Looking for a study experience beyond the norm, Adrien from France and Marie from Austria both found their way to Bachelor programmes at CODE University of Applied Sciences in Berlin. Both felt frustrated by a traditional university setting and were looking for a place where their creativity could thrive - and they found it. If you’re looking for a hands-on tech education integrated into the fabric of one of the world’s most diverse, innovative cities, CODE might just be for you – read on for Adrien’s and Marie’s take:
Adrien: CODE matched what I was looking for: diversity, stimulation and innovation. I realised that my motivation to wake up every morning comes from interactions with inspiring people. The CODE community is a crazy melting pot of backgrounds and personalities, with students from 64 different countries. At the same time, I felt that all students are united around a common aspiration: innovation for a better society. As soon as I understood that, I decided to join CODE.
Marie: After high school I was struggling with finding a university and programme that offered the type of learning experience I was looking for. After studying three different subjects at two different universities in three years, my dad sent me CODE’s website. I was immediately intrigued by CODE’s approach and how they focused more on the practical learning experience. I applied and loved that working on an individual challenge was part of the application process.
The moment that I knew I wanted to study here was my admission day. Everyone from CODE’s side was extremely friendly and open-minded and shared a passion for doing something valuable, which inspired me so much and still does to this day.
Beyond projects with a corporate partner, there are a number of other opportunities. For example, I’ve learned a lot from talks by industry experts, office visits and CV/portfolio coaching.
Adrien: CODE aims to empower every student to solve real societal problems. Being connected to companies is a must in order to understand the nuts and bolts of how the industry works. This has a strong impact on our learning experience: understanding how Porsche, Zalando or Amazon think and solve problems. Concretely, there are multiple opportunities to organise and attend workshops with companies, collaborate on projects and do internships with them. More and more companies want to work with us and new opportunities are constantly arising for students.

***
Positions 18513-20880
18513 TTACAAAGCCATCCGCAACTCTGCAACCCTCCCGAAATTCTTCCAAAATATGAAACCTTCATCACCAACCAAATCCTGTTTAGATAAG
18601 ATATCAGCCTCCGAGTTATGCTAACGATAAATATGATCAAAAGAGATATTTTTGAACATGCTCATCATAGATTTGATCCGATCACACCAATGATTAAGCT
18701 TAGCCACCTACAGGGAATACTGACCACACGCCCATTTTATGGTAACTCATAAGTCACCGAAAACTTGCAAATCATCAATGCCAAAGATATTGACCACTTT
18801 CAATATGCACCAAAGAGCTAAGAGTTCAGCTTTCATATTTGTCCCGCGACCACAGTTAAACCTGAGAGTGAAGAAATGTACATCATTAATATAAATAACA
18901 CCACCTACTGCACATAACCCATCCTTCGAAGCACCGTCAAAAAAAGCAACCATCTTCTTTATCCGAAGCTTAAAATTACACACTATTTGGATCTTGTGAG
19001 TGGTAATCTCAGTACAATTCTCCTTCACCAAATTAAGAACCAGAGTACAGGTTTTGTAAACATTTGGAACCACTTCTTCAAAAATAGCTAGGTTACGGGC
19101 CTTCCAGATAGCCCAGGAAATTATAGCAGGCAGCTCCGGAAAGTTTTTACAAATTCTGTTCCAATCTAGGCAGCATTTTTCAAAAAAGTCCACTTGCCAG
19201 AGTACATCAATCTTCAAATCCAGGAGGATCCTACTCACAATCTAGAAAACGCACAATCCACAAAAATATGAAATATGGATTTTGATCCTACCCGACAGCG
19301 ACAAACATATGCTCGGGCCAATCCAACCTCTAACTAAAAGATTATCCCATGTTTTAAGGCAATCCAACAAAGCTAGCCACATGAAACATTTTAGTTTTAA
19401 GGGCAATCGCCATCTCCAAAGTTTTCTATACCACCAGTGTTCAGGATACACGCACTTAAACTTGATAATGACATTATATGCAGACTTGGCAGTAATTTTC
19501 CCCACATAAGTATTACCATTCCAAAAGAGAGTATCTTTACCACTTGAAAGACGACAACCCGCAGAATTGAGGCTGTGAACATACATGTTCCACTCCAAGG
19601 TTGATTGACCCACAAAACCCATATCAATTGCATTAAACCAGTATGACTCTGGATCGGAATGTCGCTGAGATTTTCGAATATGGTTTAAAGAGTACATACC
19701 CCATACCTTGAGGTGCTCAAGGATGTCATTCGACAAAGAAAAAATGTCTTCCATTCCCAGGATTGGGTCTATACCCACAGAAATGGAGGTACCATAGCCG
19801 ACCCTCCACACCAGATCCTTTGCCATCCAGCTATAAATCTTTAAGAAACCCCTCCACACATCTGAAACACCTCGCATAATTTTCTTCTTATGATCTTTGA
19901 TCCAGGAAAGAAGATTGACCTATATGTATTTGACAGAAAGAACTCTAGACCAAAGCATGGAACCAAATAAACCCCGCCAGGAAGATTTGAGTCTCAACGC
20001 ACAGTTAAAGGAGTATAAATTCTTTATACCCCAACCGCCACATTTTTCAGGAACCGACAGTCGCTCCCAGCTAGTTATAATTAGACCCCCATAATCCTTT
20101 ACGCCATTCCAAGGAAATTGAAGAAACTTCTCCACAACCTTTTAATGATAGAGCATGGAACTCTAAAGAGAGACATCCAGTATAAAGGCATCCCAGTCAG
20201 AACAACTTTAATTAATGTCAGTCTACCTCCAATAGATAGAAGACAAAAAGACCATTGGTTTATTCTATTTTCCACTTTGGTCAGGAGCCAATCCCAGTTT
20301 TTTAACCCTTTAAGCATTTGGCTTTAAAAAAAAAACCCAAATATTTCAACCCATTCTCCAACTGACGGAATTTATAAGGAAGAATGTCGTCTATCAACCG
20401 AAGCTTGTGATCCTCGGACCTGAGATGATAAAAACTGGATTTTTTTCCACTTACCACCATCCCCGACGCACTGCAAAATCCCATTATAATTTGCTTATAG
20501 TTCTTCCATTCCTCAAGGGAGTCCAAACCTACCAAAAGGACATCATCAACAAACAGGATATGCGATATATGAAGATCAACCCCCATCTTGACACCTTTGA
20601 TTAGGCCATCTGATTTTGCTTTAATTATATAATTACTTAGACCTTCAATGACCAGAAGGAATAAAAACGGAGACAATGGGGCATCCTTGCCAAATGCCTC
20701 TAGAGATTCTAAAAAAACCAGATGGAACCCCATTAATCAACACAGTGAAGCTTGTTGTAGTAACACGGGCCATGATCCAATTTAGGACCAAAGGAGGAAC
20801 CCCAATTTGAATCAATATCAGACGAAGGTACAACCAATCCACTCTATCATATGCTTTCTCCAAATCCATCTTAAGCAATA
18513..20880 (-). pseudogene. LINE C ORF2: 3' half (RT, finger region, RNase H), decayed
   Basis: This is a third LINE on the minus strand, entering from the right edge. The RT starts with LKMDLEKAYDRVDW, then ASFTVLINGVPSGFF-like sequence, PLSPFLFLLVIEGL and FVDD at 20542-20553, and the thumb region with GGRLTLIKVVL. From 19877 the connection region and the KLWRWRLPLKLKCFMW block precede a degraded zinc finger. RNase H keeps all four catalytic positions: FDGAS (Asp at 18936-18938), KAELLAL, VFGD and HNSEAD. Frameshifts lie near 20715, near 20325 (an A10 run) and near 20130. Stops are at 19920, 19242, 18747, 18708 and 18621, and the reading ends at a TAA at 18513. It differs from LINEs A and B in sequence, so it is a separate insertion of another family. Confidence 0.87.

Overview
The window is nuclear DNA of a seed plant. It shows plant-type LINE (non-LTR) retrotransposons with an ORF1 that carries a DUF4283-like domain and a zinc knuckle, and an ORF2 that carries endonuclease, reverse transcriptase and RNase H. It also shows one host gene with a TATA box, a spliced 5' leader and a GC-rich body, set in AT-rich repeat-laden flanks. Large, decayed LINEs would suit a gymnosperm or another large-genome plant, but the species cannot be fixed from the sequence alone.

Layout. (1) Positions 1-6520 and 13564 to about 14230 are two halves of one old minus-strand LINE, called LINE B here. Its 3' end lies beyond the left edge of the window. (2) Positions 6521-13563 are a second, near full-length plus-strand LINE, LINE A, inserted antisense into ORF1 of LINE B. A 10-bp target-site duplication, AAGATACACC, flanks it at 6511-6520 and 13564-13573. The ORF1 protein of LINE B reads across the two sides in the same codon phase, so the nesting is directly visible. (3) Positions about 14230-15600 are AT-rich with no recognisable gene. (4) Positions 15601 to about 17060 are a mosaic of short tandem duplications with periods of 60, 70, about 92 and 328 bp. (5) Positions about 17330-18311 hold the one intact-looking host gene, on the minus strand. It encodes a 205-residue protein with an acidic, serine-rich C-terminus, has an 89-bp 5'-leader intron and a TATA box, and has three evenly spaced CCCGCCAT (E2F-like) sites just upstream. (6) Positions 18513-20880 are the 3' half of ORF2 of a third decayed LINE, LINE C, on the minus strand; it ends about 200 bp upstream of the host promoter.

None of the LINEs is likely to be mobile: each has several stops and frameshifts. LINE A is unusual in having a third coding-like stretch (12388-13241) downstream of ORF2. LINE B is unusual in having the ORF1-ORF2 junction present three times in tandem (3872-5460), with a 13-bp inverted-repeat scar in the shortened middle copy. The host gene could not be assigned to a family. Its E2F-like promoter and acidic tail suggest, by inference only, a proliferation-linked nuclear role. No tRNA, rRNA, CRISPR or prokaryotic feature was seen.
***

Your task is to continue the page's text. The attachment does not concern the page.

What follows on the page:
Marie: Though I’ve never worked on a longer project with a corporate partner, there are a number of other opportunities on offer. For example, I’ve learned a lot from different talks by industry experts, office visits (pre-covid) and (my favourite) CV/portfolio coaching.
Adrien: Product Management is a transdisciplinary field at the intersection of business development, human resources, software engineering and interactive design, and you can adapt your studies to focus on what interests you. I’m studying the full spectrum of digital project development: understanding the problems and challenges of our current civilization, finding innovative solutions, concretising those solutions into viable products, understanding the market and business development, defining tasks for your team, understanding software and design development, setting short- and long-term strategy, and human resource management: personal development, leadership and teamwork.
Marie: The most important thing that the BA Interaction Design has taught me is to first look more closely at the problem I’m trying to solve and really try to understand the user’s point of view. This perspective has changed the way I approach a project and gave me more opportunities to actually solve the core problems that users are experiencing.
At CODE, the whole approach to learning is different. We don’t have lectures or exams, but rather work on a project of our own choosing for one or more semesters.
Adrien: One random Monday morning I arrived at the CODE campus. I first met Hao, at the front door, a student working on a chatbot project. Then, we joined Tetiana, who’s working on a digital library, in the elevator. That was just before talking to Jonathan, who is working on a voice analysis app. After that, I saw Simon in the kitchen who’s working on an intelligent indoor-farming project. I finally arrived at my workspace to collaborate with Heiko on a new communication tool.